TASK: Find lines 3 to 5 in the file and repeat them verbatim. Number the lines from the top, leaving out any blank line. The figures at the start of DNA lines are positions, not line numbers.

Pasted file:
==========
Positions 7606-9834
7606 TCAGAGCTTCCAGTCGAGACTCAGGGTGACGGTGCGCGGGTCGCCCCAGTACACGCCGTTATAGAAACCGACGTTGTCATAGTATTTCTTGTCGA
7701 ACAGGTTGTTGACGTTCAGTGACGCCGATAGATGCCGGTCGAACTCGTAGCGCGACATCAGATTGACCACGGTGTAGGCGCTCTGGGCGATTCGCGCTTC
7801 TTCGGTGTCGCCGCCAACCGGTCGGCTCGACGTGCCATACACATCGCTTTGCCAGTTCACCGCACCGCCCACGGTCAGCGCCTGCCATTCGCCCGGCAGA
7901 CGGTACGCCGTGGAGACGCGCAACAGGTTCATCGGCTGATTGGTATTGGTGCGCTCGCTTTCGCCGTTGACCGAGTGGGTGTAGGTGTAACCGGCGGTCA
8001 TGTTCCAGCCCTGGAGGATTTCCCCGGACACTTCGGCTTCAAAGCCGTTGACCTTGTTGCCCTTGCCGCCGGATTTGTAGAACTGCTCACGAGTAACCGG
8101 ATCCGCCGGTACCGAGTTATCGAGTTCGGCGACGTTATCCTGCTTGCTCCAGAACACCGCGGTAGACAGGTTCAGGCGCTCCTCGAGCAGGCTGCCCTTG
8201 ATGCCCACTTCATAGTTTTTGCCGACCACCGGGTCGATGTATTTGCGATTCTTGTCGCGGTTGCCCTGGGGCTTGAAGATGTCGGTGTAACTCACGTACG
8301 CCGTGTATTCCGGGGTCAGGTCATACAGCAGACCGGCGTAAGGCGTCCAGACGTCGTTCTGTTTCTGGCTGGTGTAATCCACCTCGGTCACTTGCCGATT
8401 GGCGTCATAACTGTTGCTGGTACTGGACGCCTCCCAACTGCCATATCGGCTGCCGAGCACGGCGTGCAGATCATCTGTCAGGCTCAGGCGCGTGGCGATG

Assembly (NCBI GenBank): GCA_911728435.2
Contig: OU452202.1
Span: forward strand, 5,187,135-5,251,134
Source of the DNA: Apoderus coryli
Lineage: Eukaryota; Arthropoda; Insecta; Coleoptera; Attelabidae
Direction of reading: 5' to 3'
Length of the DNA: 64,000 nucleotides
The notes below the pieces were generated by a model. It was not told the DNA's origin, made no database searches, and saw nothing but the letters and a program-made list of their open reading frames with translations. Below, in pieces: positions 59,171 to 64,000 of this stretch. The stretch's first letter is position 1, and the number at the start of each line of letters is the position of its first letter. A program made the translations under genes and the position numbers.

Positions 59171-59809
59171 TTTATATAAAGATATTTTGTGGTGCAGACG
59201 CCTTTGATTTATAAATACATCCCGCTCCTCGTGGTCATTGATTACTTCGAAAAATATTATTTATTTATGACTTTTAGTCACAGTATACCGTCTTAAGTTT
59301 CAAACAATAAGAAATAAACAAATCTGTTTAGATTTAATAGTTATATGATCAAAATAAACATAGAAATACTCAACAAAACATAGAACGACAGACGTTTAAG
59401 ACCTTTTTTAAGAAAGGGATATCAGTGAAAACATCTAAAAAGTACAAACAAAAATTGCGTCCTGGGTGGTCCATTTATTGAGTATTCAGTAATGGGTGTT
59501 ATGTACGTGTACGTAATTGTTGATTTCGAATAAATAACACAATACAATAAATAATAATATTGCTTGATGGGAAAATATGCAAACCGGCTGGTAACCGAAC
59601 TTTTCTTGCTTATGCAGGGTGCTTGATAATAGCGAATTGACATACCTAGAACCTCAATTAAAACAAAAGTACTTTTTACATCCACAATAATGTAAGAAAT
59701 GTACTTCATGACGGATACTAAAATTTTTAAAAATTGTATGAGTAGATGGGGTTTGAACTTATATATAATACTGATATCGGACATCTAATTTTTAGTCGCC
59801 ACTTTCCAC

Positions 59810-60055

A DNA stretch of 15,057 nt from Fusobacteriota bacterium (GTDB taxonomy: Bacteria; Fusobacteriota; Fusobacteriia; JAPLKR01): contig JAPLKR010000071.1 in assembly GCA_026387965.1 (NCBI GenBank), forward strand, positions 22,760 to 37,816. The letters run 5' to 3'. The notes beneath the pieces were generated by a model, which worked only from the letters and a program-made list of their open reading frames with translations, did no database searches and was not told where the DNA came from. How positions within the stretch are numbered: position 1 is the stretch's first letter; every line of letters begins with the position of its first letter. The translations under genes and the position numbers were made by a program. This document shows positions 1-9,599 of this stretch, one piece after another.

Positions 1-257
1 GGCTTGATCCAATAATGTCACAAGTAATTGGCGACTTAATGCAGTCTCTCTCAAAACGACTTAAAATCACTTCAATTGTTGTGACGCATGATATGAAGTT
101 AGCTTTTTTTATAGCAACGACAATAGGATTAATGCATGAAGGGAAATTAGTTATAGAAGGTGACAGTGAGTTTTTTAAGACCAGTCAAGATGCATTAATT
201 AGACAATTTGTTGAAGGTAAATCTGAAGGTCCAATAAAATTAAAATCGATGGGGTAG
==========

7701 ACAGGTTGTTGACGTTCAGTGACGCCGATAGATGCCGGTCGAACTCGTAGCGCGACATCAGATTGACCACGGTGTAGGCGCTCTGGGCGATTCGCGCTTC
7801 TTCGGTGTCGCCGCCAACCGGTCGGCTCGACGTGCCATACACATCGCTTTGCCAGTTCACCGCACCGCCCACGGTCAGCGCCTGCCATTCGCCCGGCAGA
7901 CGGTACGCCGTGGAGACGCGCAACAGGTTCATCGGCTGATTGGTATTGGTGCGCTCGCTTTCGCCGTTGACCGAGTGGGTGTAGGTGTAACCGGCGGTCA